The Perils of Definedtermitis

“Definedtermitis” is a condition caused by excessive reliance on defined terms. It causes clogging of the arteries of your contracts. Those who succumb to it are referred to as “definedtermites.”

Consider an email I received today from a reader:

OK, so I thought it was a typo, but it turns out it was intentional.

I was reviewing a clause in a software sale agreement with a major third-party distributor. I got to the assignment clause, and it was very peculiar:

Assignment. Either Party shall neither assign any right or interest … nor delegate any obligations …”

I revised the clause:

Assignment. Neither party can assign any right or interest … or delegate any obligations ….”

I get the following comment back:

“‘Either Party’ is a defined term, see first paragraph of cover page.”

It was, I remembered reading it, but I struck it because it read:

“‘Either Party’ means either Licensee or Company.”

In any case, sticking the definition of “Either Party” into the clause doesn’t help the clause, it only makes it worse:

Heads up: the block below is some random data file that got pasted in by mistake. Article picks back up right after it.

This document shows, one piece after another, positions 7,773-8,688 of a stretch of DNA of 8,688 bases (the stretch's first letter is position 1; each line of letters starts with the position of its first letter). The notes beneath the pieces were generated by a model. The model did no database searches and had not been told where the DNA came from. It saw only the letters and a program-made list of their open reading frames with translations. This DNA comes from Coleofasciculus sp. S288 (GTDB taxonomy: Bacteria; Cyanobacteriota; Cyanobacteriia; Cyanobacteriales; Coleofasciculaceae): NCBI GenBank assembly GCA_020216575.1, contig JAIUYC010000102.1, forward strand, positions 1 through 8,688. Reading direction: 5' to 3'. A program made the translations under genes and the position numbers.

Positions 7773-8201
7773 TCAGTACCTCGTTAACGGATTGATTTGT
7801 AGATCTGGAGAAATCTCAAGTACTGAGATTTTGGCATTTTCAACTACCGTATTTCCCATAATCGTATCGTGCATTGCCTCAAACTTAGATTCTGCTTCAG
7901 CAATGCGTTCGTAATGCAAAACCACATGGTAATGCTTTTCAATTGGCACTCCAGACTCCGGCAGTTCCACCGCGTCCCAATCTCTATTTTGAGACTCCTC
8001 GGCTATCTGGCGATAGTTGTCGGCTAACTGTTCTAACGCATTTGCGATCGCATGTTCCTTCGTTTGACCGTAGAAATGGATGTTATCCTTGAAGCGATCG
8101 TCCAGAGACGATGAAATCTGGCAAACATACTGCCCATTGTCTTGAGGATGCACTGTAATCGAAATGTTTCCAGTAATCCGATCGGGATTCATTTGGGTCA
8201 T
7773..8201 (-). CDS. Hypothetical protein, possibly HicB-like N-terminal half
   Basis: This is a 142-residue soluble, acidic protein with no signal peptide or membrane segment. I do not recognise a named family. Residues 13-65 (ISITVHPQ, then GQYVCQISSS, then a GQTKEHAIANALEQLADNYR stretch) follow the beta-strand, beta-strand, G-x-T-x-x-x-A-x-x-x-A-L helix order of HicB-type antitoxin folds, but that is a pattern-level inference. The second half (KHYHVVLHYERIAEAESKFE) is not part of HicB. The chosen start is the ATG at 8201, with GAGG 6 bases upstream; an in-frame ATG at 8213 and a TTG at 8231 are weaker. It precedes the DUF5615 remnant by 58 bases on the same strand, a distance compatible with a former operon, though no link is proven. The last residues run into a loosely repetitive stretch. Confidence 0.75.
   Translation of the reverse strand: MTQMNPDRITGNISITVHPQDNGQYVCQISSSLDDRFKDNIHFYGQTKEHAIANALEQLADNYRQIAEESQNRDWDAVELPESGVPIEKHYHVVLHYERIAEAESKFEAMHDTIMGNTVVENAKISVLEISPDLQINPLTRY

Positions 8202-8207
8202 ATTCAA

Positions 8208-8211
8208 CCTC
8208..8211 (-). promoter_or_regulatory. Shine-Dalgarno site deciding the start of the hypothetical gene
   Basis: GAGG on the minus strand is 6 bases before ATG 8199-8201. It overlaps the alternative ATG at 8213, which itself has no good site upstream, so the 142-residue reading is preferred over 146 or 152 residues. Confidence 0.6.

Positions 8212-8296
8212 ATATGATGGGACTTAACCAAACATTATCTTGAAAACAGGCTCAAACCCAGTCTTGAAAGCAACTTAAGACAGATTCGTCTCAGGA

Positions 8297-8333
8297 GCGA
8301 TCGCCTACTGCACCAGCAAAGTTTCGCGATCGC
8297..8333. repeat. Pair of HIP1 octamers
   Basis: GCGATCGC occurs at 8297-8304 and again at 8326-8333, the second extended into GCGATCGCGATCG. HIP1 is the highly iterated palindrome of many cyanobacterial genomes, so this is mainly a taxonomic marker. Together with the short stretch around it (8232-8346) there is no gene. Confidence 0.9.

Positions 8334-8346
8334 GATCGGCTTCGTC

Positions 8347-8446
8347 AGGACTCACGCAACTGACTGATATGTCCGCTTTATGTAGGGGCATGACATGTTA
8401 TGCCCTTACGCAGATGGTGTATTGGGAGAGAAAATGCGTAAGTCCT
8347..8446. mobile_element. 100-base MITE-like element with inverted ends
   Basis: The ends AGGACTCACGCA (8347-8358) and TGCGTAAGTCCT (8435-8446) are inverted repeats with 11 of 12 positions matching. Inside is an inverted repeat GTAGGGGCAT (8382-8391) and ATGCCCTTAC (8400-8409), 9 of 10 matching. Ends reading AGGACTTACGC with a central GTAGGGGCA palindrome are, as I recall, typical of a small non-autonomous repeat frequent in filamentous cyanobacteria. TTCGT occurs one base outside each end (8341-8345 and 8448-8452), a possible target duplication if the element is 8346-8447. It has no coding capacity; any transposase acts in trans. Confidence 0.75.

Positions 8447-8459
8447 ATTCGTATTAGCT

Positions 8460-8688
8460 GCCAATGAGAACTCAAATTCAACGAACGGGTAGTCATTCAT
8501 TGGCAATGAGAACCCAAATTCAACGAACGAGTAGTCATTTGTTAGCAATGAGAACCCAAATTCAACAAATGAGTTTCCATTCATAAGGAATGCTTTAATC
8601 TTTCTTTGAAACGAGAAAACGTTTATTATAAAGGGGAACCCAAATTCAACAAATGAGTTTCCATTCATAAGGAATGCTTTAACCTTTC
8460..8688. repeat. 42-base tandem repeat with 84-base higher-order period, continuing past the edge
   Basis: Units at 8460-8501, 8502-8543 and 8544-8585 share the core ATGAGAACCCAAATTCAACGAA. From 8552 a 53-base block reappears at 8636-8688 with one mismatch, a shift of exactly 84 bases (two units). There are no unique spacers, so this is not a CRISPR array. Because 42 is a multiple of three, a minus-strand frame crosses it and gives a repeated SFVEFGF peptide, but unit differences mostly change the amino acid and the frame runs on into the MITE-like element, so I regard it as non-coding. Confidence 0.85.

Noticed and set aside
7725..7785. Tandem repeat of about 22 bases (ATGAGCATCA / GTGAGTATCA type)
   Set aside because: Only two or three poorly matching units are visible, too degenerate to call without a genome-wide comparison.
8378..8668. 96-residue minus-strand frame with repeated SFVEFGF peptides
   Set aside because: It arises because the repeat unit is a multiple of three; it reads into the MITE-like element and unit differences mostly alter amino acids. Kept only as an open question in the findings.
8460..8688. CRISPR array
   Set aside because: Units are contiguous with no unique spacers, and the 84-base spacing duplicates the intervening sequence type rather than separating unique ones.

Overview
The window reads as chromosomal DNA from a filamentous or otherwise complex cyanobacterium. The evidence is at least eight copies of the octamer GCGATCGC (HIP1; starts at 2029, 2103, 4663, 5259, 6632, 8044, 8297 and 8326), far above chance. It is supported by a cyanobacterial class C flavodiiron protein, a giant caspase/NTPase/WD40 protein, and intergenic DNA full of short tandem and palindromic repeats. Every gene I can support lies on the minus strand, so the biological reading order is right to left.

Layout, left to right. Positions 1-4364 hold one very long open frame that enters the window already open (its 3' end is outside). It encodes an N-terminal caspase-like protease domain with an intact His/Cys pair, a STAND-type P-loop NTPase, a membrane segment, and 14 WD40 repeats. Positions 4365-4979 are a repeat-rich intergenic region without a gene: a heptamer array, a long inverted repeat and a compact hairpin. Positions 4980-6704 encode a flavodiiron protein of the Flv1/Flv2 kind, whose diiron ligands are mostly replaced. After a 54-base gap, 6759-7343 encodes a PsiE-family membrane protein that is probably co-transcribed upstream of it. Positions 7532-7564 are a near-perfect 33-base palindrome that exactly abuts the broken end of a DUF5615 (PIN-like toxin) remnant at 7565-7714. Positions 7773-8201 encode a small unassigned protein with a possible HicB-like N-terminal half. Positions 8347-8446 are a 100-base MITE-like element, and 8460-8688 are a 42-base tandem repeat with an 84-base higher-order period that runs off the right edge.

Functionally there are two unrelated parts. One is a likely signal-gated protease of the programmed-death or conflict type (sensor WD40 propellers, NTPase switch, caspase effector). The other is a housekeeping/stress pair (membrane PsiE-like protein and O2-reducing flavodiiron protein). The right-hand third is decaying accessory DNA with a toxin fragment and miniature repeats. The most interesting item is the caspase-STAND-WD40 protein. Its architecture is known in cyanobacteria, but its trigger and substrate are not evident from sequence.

“Assignment. Either Licensee or Company shall neither assign any right or interest … nor delegate any obligations.”

The other lawyer didn’t take to kindly to my mental exercise especially when I said I could make heads or tails of how it ought to apply. “It’s the assignment clause, for Pete’s sake. We’ve already wasted too much money thinking about it!”

Hmm, “Either Party” used as a defined term …. My diagnosis? Acute definedtermitis! The drafter should read chapter 5 of MSCD and call me in the morning.

About the author

Ken Adams is the leading authority on how to say clearly whatever you want to say in a contract. He’s author of A Manual of Style for Contract Drafting, and he offers online and in-person training around the world. He’s also chief content officer of LegalSifter, Inc., a company that combines artificial intelligence and expertise to assist with review of contracts.